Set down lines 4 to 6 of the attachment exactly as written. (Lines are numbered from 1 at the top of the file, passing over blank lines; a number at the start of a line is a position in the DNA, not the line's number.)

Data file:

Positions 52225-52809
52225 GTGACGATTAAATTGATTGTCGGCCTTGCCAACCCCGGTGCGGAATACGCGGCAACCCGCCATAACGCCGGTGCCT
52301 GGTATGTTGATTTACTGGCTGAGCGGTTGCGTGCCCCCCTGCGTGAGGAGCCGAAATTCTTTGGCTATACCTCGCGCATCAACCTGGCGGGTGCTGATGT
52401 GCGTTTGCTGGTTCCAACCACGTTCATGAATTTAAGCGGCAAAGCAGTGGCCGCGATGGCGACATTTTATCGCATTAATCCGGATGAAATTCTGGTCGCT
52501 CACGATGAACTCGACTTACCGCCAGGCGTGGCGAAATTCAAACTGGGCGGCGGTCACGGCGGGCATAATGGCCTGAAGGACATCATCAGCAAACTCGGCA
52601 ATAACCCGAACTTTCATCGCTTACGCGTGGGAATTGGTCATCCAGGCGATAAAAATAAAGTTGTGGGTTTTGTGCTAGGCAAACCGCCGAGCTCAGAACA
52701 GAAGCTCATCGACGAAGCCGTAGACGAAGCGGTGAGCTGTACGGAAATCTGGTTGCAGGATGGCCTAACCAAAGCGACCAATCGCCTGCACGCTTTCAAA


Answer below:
52401 GCGTTTGCTGGTTCCAACCACGTTCATGAATTTAAGCGGCAAAGCAGTGGCCGCGATGGCGACATTTTATCGCATTAATCCGGATGAAATTCTGGTCGCT
52501 CACGATGAACTCGACTTACCGCCAGGCGTGGCGAAATTCAAACTGGGCGGCGGTCACGGCGGGCATAATGGCCTGAAGGACATCATCAGCAAACTCGGCA
52601 ATAACCCGAACTTTCATCGCTTACGCGTGGGAATTGGTCATCCAGGCGATAAAAATAAAGTTGTGGGTTTTGTGCTAGGCAAACCGCCGAGCTCAGAACA